Risk reduction

Risk reduction is the implementation of controls to reduce potential hazards. Through this strategy, teams identify and address problems before they become significant. Employers can rank concerns by priority to solve the most pressing risks first. Mitigating risk includes:

  • Conducting regular maintenance and inspections
  • Doing risk audits to identify any gaps in protection or company-wide weaknesses
  • Enhancing security measures
  • Improving processes
Risk buffering

Buffering risk adds extra resources, time, or personnel to mitigate a problem’s impact. For example, giving projects extra days in case something goes wrong.

This ensures companies have space to reduce the effect of an issue. Organizations can also apply redundant servers or backup systems to reduce the risk of a critical system failure.

Risk strategizing

This strategy involves developing a contingency plan. Companies do this to address the possible consequences of identified threats. These plans outline actions teams can take to reduce the impact if a risk occurs.

Risk strategizing could include setting aside a separate fund to cover unexpected costs. It could also involve developing backup and recovery procedures to reduce the effect of IT systems failure.

Risk digitization

This includes using online tools to identify, analyze, and reduce risks. Teams can enhance the accuracy of risk mitigation by using:

  • Artificial intelligence
  • Data analytics
  • Machine learning

Business leaders must assess their existing risk mitigation process. This can help them determine where digital solutions may be helpful. They can review risk identification, risk monitoring, or reporting processes for efficiency. Then, they can choose digital tools and systems that align with their objectives and priorities.

Risk testing

Risk testing involves experimenting with problems and outcomes for better understanding. Teams can perform various tests to verify that a business decision is smart and secure. This could include conducting vulnerability assessments and code reviews. Doing so can highlight potential security threats and performance problems.

Popular risk testing techniques include:

  • Scenario analysis: Creating hypothetical situations that represent potential risks to assess their impact on an organization. For example, simulating a natural disaster to learn how well a company responds to the problem’s impact.

  • Stress testing: Putting systems, processes, or financial models in extreme conditions. This can assess their resilience and help identify vulnerabilities. Let’s say an accounting firm wants to see how its security measures act under attack. Stress testing the protective models can show their ability to hold up against hackers.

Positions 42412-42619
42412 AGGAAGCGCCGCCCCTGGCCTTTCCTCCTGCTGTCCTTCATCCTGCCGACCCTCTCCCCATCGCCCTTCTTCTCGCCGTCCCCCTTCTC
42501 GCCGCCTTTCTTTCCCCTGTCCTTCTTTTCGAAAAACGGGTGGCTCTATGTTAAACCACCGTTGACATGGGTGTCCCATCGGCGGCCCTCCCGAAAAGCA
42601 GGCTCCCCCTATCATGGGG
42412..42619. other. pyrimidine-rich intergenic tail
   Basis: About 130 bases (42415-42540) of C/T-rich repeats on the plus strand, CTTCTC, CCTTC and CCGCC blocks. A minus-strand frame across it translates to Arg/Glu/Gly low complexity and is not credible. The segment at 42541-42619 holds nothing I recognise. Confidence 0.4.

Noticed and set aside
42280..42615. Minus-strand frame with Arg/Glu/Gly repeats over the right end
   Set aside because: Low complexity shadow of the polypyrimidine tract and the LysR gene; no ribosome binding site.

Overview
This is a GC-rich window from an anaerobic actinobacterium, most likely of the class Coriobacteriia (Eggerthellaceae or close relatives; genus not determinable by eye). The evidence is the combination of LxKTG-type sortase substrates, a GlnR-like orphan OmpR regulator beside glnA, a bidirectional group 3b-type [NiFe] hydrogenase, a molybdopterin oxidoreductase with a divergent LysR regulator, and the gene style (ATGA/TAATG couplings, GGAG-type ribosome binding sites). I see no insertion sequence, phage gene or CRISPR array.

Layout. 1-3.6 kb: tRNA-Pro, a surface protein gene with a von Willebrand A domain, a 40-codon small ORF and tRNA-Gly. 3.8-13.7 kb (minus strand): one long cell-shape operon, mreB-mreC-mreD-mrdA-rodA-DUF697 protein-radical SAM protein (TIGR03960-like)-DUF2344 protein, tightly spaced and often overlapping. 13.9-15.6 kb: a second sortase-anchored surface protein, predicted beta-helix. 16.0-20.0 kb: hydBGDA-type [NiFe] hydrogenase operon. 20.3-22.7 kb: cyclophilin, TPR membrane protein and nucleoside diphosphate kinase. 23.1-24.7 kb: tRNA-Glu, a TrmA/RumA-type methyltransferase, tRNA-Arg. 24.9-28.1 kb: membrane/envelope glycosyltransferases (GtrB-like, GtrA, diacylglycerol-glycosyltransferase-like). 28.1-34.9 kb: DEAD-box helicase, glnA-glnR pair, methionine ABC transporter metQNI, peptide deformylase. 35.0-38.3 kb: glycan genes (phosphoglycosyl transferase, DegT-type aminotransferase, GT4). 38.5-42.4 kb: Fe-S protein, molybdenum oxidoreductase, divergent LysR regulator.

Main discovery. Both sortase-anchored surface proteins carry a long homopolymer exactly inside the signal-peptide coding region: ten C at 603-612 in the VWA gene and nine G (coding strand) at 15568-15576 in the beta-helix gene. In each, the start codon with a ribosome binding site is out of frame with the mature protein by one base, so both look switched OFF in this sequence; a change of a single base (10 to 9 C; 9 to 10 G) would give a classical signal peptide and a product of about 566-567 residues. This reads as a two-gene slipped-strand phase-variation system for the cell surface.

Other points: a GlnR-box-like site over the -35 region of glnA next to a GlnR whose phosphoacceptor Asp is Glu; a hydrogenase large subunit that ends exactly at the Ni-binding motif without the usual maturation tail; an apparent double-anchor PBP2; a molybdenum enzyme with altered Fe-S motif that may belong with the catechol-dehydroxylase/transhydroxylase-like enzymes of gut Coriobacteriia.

• Regulatory compliance testing: Assessing a company’s adherence to rules through audits, inspections, or compliance testing. This could include reviewing policies to ensure they align with industry standards.
Risk quantification

Quantifying threats helps businesses determine their financial risk. Putting an actual number to a risk helps business leaders organize responses. The expected money value calculates the expected financial impact of a problem. This is done by multiplying a risk's probability by its monetary loss.

A probabilistic risk assessment is another common risk quantification method. Teams can quantify uncertainties and dependencies to calculate the likelihood of outcomes. This strategy helps companies assess risks and use resources for better disaster recovery.

Who needs a risk mitigation plan?

It’s difficult to believe bad things can happen to safe companies. Even the most protected organizations can face threats.

Some industries have more risk exposure than others. This is especially true for international business. However, all leaders must consider general business risks and their impacts. That way, companies can determine the service that will benefit their workers most.

How Marsh McLennan Agency can help you protect your business

Risk mitigation planning reduces the potential impact of natural disasters or cybersecurity risks. It pays to have a partner when organizing an effective response.

With Marsh McLennan Agency’s Risk Management Solutions, you receive:

  • Analytics to support decision-making
  • Customized risk mitigation techniques
  • Deep carrier relationships to leverage resources
  • Experienced risk services client team
  • Integration of employee health and safety as part of client culture
  • Proactive approach to risk management
  • Strategic relationships with clients, carriers, and vendors

Our team of risk management specialists can help you navigate potential risks in your industry. This can prepare your company for whatever comes its way.

Reach out to a risk management specialist today.